Edsall then proceeds to dismantle the assertions, using data and analysis from several economists. He includes this chart:

31edsall-familyincome-tmagArticle

But I think the most important takeaway from this discussion is not poverty relative to time—that today’s poor may be able to acquire housing, food, etc. at a lower cost than yesterday’s poor—but that present inequality, which is not dismissed by the Right, is both bad in itself and more pronounced than at any time since just before the Great Depression. That’s a recurring theme on this blog, as you can see here, here, and here. In particular, and as Edsall points out, American society has become more stratified, and rigidly so. Born into poverty, one has little hope and opportunity for becoming less so. Meanwhile, the rich have nearly guaranteed that both they and their progeny will stay that way.

Edsall concludes his post with a warning:

The September 2012 report on income and poverty released by the United States Census provides the left with additional ammunition. It found that household income in 2011 fell 1.5 percent, to its lowest level in 16 years, $50,054. Most arresting, the gap between the incomes of rich and poor expanded further than it had at any time in the past 40 years.

Redistributive conflict is the essence of politics, and ultimately the data debate – in effect, the debate over who should get what — will be resolved politically. All signals point to a fierce running battle over the coming years as the shape and direction of government tax and spending policies are decided. This is a fight that only shared economic growth can defuse. President Obama was wary of engaging this debate directly during his first term. Now, decisively re-elected, he appears to be girding for action. Republicans are defensive and ill-prepared. But as the abrupt emergence of anti-Obama, anti-Democratic sentiment in 2009 and 2010 demonstrated, the balance of partisan power remains highly volatile.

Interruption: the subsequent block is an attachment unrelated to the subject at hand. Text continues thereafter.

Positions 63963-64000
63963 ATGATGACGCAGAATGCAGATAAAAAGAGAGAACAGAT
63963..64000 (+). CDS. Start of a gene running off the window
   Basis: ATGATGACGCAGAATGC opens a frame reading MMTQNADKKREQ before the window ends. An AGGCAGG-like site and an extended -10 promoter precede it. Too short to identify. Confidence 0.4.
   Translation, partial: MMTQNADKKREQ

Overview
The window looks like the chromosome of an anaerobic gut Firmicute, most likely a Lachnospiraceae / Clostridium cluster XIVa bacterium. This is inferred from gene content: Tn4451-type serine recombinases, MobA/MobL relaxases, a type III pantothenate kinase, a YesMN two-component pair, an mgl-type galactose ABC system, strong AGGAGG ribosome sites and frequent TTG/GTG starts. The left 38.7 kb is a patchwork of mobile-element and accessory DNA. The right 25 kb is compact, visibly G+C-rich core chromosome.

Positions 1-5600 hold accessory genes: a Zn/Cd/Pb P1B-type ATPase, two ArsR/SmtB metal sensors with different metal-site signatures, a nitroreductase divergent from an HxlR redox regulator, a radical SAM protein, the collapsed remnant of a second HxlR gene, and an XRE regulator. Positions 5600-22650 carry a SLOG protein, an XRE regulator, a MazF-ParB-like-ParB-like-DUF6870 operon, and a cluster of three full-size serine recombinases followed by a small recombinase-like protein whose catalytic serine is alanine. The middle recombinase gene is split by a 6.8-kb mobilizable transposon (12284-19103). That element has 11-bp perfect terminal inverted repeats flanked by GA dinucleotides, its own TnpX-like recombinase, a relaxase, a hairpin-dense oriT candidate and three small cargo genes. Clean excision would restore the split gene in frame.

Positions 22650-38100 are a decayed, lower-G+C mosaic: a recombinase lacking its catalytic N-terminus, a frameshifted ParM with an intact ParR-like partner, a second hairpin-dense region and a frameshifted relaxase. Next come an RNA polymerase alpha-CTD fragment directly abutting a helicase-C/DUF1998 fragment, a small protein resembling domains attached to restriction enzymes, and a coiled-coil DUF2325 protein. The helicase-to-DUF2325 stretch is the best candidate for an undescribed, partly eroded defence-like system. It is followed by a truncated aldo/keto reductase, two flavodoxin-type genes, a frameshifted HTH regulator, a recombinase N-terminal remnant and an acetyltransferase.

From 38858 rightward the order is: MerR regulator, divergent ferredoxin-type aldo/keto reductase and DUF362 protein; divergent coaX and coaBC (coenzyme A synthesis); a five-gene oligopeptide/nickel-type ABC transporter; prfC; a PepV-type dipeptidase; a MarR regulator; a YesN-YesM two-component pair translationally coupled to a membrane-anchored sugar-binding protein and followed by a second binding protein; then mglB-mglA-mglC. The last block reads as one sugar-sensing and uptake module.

Meanwhile, beneath the political battleground, the presence in the United States of 42.6 million people officially living in poverty — no matter that they have access to a trickle of consumer goods — must be recognized as a powder keg.

Economy still sputtering

The Bureau of Economic Analysis released the latest data on the state of the economy. It actually contracted last quarter, a first since the recession ended; the first quarter of 2011 saw a scant rise of 0.1 percent. Let’s look at some charts, first GDP.

change in GDP 2009 to last quater 2012That’s not a good sign. Also, both exports and imports have declined.

trading down

But our average disposable incomes are up and we’re still spending, though modestly.

disposable incomeSpending:

personal spending to 4th quarter 2012There’s good news on the housing front.

housing since recessionMeanwhile, many in Washington continue to advocate for austerity, worried sick about the debt. Ironically, under current weak conditions, cutting back on spending to achieve fiscal balance would only add to the deficits, since tax revenues would decline. Unfortunately, that’s precisely what’s happened.

federal spending down

So, what to do?

For those who suggest that the economy, no matter how bad it may be, will spontaneously recover, how long do we have to wait? Does it matter that nearly eight percent are officially unemployed and perhaps twice that number are either underemployed or have stopped looking for work? At what point do we develop a collective sense of urgency?

 

 

 

 

 

The cello

This article in today’s New York Times quotes the cellist Zoe Keating:

“In certain types of music, like classical or jazz, we are condemning them to poverty if this is going to be the only way people consume music,” Ms. Keating said.

She is talking about music-streaming services like Pandora and Spotify. She’s evidently calculated how much money she’s received from her songs being consumed via the services, and it ain’t all that much. I own two of her albums, having just bought the second upon reading the article.

And if you also like the cello, you might want to check out the group Apocalyptica. All cellos, all the time.